"At some point I hope public officials … take a look at their rather stubborn refusal to anticipate the well predicted severity of the drought," Audubon of Florida Executive Director Eric Draper said. "Much water could have stayed in the system if restrictions had been employed earlier."

Aside from using up water for irrigation, other manmade factors add to the drought’s strain on South Florida water supplies.

Flood control for farms and neighborhoods built on what used to be the Everglades leads to stormwater getting drained out to sea instead of held for times of need.

Safety concerns about Lake Okeechobee’s 70-year-old dike led to more than 300 billion gallons of water getting drained out to sea last year.

Most of South Florida remains under the twice-a-week landscape watering limits the district imposed in March.

West Palm Beach and its water customers, the town of Palm Beach and South Palm Beach, face the greatest water supply risk and have been limited to once-a-week watering.

West Palm Beach water supplies are more at risk from drought because the city relies on surface water sources, such as lakes and wetlands, while 90 percent of South Florida communities get water from underground.

West Palm Beach has emergency wells to boost its supplies and also continues to get an infusion of water from Palm Beach County. The county is providing about 20 percent of the city’s daily water.

Water levels in Palm Beach County well fields, like others across South Florida, remain below normal, said Palm Beach County Water Utilities Director Bevin Beaudet.

The county has scaled back the pumping from some of its wells to avoid straining its supplies, Beaudet said.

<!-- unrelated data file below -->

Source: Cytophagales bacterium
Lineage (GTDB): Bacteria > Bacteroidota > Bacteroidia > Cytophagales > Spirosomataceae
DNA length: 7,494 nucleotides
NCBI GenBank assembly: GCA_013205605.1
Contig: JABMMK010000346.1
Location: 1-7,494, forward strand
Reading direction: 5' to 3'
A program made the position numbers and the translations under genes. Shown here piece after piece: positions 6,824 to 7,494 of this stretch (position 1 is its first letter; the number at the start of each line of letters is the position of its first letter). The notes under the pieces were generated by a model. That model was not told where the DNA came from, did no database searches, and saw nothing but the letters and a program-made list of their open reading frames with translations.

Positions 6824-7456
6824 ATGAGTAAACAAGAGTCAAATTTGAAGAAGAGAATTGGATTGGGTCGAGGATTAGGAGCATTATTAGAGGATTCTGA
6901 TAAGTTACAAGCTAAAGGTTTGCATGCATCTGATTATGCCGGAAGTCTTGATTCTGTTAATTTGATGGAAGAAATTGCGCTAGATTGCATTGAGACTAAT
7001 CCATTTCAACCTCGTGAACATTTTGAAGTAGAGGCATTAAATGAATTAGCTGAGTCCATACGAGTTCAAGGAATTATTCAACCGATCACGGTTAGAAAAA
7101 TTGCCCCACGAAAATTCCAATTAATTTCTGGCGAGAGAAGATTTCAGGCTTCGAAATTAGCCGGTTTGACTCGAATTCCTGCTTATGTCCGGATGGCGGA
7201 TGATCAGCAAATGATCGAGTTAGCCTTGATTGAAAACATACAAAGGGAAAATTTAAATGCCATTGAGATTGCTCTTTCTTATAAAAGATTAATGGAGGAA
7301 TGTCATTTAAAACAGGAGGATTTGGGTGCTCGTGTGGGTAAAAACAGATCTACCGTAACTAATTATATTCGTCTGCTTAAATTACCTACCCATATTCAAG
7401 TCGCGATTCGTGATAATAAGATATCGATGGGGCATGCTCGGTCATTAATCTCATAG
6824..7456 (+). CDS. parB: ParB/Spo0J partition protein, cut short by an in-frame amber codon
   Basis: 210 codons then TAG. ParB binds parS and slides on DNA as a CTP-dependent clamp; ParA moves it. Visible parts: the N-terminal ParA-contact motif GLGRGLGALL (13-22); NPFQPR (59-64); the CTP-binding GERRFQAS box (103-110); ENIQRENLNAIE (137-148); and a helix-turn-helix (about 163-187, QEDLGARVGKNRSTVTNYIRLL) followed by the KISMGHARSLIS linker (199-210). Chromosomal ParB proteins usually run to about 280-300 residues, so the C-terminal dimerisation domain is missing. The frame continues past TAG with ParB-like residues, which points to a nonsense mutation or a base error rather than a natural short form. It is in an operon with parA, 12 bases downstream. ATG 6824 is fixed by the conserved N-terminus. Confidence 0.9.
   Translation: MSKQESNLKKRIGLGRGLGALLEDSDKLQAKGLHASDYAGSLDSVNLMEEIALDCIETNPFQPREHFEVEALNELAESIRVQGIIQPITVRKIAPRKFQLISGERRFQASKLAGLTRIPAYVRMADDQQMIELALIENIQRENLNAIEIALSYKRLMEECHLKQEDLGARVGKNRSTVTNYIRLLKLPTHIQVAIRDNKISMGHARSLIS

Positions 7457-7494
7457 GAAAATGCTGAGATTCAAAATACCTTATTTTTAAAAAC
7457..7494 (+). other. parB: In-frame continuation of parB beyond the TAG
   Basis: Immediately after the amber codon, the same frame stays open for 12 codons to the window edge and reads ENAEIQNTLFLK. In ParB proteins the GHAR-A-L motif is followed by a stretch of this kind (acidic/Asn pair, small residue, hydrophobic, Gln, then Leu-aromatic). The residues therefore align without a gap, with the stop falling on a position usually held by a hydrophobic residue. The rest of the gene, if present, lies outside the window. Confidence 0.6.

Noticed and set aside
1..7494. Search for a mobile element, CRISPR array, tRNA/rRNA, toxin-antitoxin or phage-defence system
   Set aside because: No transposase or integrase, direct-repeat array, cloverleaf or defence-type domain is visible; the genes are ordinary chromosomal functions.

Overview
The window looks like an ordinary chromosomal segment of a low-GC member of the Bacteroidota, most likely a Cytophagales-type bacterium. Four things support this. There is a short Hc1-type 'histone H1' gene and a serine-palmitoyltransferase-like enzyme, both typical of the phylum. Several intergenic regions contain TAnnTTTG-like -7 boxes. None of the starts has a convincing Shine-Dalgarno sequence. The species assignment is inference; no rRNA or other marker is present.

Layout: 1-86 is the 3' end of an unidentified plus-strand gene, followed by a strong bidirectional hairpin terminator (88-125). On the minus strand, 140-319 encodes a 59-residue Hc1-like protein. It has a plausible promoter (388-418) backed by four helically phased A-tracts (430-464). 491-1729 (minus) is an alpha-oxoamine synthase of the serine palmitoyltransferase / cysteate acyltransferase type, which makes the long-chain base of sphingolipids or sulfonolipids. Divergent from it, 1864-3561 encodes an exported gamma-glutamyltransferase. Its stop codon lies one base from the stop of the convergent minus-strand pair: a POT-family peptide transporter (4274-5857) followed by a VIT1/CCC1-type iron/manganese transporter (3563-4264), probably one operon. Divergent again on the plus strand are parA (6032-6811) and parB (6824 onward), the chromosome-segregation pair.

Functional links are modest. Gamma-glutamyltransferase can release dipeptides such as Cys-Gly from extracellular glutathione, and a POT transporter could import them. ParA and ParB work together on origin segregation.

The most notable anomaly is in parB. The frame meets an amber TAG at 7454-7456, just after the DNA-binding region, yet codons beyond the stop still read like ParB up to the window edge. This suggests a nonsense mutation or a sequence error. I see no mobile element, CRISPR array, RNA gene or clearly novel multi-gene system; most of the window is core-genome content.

"Groundwater levels are below normal, but they are not dangerously low," Beaudet said. "We are still holding our own."

To provide more water for West Palm Beach, the water management district has asked for state environmental regulators to allow drawing water from a reservoir west of Royal Palm Beach that has had water quality issues.

The district spent more than $200 million to make a reservoir out of old rock mining pits, but has yet to build the $60 million pumps needed to move the water as intended to the Loxahatchee River. Leaving the water stagnant allows for a buildup of chlorides that limits its use to boost drinking water supplies.

The water management district has 10 temporary pumps feeding Lake Okeechobee water into drainage canals south of the lake, mostly to help agricultural irrigation. The district has held off from adding four more with the hopes that summer rains will soon bring water supply relief.

Audubon of Florida and the Sierra Club oppose the continued pumping of water out of Lake Okeechobee, where lakeside marshes have already dried out threatening vital animal habitat.

Endangered Everglades snail kites rely on the lake’s marshes to find apple snails, their primary food source. With the marshes drying out, snail kites have abandoned nests. That threatens to send snail kite populations plummeting further.

Snail kite populations during the past decade declined from about 3,000 to 700.